The plaintiff was transferred to GBCI on January 3, 2014, and sickle cell disease was listed as a significant illness on his transfer screening form. Id. ¶21. Dr. Sauvey (not a defendant), a physician at GBCI, implemented a plan of care with Dr. Warren (not a defendant), a hematologist at Green Bay Oncology who treats the plaintiff. Id. ¶22. Dr. Warren outlined the plaintiff's plan of care after each of the plaintiff's appointments. Id. ¶23. Although correctional officers were not given written documents from the plaintiff's medical files, they were advised via a posted note that the plaintiff has a significant chronic condition and they should contact health services immediately with any complaints from the plaintiff. Id. ¶23, 25.

         1. July 5, 2014

         The plaintiff alleges that on July 5, 2014, around 8:30 a.m. to 8:45 a.m., he began to experience excruciating pain, nausea, dizziness, and feeling as if he was about to pass out. Dkt. No. 54 ¶23. The plaintiff states that he recognized the symptoms as on-coming sickle cell crisis. Id. In line with his healthcare plan, the plaintiff contacted a correctional officer via his cell's intercom system and asked that he notify health care services staff. Id.

         The plaintiff states that Officer Vang (not a defendant) answered the call at 9:00 a.m. and noted in the logbook “sickle cell hurts bad.” Id. When no one arrived and his condition worsened, the plaintiff informed another inmate that he felt faint, and he asked the inmate to press his emergency call button. Id. At about 9:15 a.m., the plaintiff again reported that he was having difficulties Id. The plaintiff then became dizzy and fell unconscious, hitting his head on the wall behind him. Id.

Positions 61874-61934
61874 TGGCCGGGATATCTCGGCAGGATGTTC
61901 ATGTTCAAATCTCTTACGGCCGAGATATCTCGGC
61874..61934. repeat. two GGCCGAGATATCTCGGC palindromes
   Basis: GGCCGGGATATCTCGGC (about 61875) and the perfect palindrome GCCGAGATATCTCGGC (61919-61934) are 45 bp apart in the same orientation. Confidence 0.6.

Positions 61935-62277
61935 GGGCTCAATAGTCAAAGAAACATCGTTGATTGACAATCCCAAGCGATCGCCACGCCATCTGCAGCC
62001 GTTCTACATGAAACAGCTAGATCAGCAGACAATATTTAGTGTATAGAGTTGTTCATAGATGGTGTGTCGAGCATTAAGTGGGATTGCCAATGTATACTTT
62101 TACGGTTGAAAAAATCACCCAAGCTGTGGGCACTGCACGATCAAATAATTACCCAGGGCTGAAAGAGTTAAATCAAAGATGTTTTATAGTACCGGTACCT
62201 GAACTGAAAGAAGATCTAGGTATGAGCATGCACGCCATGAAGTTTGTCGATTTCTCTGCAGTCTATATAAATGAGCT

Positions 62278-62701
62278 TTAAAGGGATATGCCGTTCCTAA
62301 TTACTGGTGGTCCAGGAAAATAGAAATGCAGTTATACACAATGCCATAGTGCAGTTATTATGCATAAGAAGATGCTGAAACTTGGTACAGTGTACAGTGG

According to another inmate, Potts arrived at the plaintiff's cell at about 11:15 a.m. to distribute meal trays to inmates. Id. The inmate told the plaintiff that Potts saw him lying on the floor, but Potts did not get help. Id. Instead, Potts taunted the plaintiff, and when he received no response, Potts secured the trap door and continued distributing meal trays. Id.

         Potts states that he does not specifically recall the July 5, 2014 incident. Dkt. No. 63 ¶139. He explains that, generally, if he observes an inmate lying on the floor during meal time, he will attempt to get the inmate's attention Id. ¶140. He states that it is not uncommon for inmates to lie on the floor or not verbally respond to an officer. Id. If an inmate does not respond, Potts will ensure the inmate is breathing and will notify the unit sergeant. Id.

         Potts explains that, although he does not recall this specific event, if the plaintiff had been lying on the floor and not responding, Potts would have acted consistent with his training and would have looked for a rise or fall of his chest and/or body movement to ensure the plaintiff was breathing. Id. ¶141. Potts states that he likely would have finished feeding the rest of the wing as it would have taken only a few minutes to do so, then he would have informed the sergeant that the plaintiff was lying on the floor and not responding to Potts' verbal requests. Id. Potts asserts that ...